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Gifting money to your children? 5 questions to consider
If you’re thinking about gifting money to your children—to fund their education, help them with a down payment on a house or assist them through financial hardship—there are several things to consider. From the amount of the gift itself to tax limitations, it’s essential to understand the various aspects of gifting. In this article, we cover five things to keep in mind if and when you’re ready to gift money to your children.
1. Can you afford it?
It’s easy to get swept away with wanting to help your children, especially if they’re in financial distress. But before you write them a check, be sure that gifting money won’t impact your current or future financial situation.
2. What are the tax implications?
When gifting money to your children, you need to be aware of any tax implications. Make sure you consult with an attorney or accountant about any taxes that you or the recipient may owe. You can also refer to the IRS website for more information.
3. What is the maximum gift amount you can give?
According to the IRS, for tax year 2023, you may give a child up to $17,000 within the calendar year without paying a gift tax or filing a federal gift tax return. A married couple may give up to $34,000 to any individual. Anything above this amount is taxable and can count against your lifetime estate and gift tax exemption, which is $12.92 million for individuals and $25.84 million for married couples filing jointly for tax year 2023.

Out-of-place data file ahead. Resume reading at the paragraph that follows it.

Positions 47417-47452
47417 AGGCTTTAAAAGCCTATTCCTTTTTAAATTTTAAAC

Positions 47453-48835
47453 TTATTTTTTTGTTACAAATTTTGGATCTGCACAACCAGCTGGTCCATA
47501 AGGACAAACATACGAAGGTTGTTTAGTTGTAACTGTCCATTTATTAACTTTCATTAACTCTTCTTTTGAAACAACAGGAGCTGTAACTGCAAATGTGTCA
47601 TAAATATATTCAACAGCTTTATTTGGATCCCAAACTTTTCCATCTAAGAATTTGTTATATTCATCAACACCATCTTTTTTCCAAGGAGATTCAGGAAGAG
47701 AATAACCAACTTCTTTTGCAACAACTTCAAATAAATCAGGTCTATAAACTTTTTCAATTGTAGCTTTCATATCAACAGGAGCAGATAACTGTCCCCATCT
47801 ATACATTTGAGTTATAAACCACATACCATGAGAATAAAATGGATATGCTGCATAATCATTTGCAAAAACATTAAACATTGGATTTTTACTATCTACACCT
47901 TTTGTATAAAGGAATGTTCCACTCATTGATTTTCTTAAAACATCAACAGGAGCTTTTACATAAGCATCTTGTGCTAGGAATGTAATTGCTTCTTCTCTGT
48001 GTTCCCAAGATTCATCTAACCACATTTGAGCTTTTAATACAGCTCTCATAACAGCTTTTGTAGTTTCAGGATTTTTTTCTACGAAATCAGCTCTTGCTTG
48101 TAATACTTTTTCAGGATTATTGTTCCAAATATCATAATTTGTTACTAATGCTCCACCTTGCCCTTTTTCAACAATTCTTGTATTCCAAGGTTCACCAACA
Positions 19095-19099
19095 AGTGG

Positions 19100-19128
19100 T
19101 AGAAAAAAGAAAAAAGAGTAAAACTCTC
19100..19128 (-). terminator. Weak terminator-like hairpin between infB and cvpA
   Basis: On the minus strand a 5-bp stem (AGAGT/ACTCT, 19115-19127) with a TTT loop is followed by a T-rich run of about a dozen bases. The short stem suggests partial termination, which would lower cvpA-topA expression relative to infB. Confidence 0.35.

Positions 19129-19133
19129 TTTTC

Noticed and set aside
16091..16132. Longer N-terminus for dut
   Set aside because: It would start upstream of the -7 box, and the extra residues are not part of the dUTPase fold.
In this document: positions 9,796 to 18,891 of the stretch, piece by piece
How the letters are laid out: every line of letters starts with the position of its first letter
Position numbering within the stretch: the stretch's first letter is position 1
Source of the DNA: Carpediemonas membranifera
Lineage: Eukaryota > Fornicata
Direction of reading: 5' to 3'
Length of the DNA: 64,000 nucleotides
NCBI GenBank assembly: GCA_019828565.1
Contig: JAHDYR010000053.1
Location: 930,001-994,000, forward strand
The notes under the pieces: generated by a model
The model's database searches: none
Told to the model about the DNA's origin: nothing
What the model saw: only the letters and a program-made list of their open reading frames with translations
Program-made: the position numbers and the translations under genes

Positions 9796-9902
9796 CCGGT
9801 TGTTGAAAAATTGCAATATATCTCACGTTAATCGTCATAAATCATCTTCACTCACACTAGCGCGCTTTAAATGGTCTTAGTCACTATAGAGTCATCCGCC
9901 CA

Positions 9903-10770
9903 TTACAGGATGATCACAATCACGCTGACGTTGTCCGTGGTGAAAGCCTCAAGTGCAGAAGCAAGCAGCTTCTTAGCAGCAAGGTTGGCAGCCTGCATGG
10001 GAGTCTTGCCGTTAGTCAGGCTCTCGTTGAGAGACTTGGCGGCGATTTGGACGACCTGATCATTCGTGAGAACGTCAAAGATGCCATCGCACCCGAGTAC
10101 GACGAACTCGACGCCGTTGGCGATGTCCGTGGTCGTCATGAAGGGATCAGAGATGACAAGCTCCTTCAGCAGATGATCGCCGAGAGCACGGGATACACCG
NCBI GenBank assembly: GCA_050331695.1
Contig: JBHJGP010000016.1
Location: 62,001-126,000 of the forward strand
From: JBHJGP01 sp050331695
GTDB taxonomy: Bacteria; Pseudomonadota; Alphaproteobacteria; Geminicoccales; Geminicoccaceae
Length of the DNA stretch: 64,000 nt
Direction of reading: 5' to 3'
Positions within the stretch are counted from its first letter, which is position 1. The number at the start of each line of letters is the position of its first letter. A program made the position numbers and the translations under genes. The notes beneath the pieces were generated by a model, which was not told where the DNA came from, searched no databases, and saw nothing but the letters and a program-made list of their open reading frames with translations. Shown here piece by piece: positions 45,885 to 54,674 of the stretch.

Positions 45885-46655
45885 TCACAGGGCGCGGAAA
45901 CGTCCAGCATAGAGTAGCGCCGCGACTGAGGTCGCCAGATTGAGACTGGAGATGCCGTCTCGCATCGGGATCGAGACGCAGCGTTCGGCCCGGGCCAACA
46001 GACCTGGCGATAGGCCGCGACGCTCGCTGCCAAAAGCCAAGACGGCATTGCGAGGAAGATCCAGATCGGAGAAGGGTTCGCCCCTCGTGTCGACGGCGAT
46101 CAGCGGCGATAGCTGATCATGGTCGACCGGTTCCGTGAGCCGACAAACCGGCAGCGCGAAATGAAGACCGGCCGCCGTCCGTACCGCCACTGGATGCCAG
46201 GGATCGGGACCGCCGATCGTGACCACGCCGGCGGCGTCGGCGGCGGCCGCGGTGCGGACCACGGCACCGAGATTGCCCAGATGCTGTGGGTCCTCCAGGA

4. How early can you begin gifting?
The age when you can begin gifting money can depend on legal and financial considerations. Many parents can start gifting to their children as soon as their children are born, but there can be restrictions on how the money is managed or accessed until a child reaches a certain age. Under the Uniform Gifts to Minors Act (UGMA), financial products like stocks, bonds and mutual funds can be gifted to minors that can be accessed by the child when they reach a certain age.
5. How can you maximize your gifting?
There are several strategies when it comes to maximizing what you gift to your children:
Education funds like 529 education savings accounts offer tax advantages for educational expenses. The funds grow tax-deferred, and, as long as funds are used for qualified educational expenses (e.g., tuition, books, room and board), any withdrawals are tax-free.
Trusts can give you more control over the distribution and use of gifted funds. They allow you to set specific conditions, like age thresholds or how the funds can be used, which can help preserve and grow the gifted funds.
Long-term investments such as stocks, bonds or mutual funds allow gifted funds to potentially grow over time, which can provide a greater financial benefit to your child in the future.
Get guidance before gifting
Whichever direction you choose, it’s always best to consult with your accountant or tax lawyer to ensure your monetary gifts don’t put you over any taxable thresholds. Also, consider providing financial education to your children so they’re equipped with the financial knowledge they need to make informed decisions in the future.Back to issue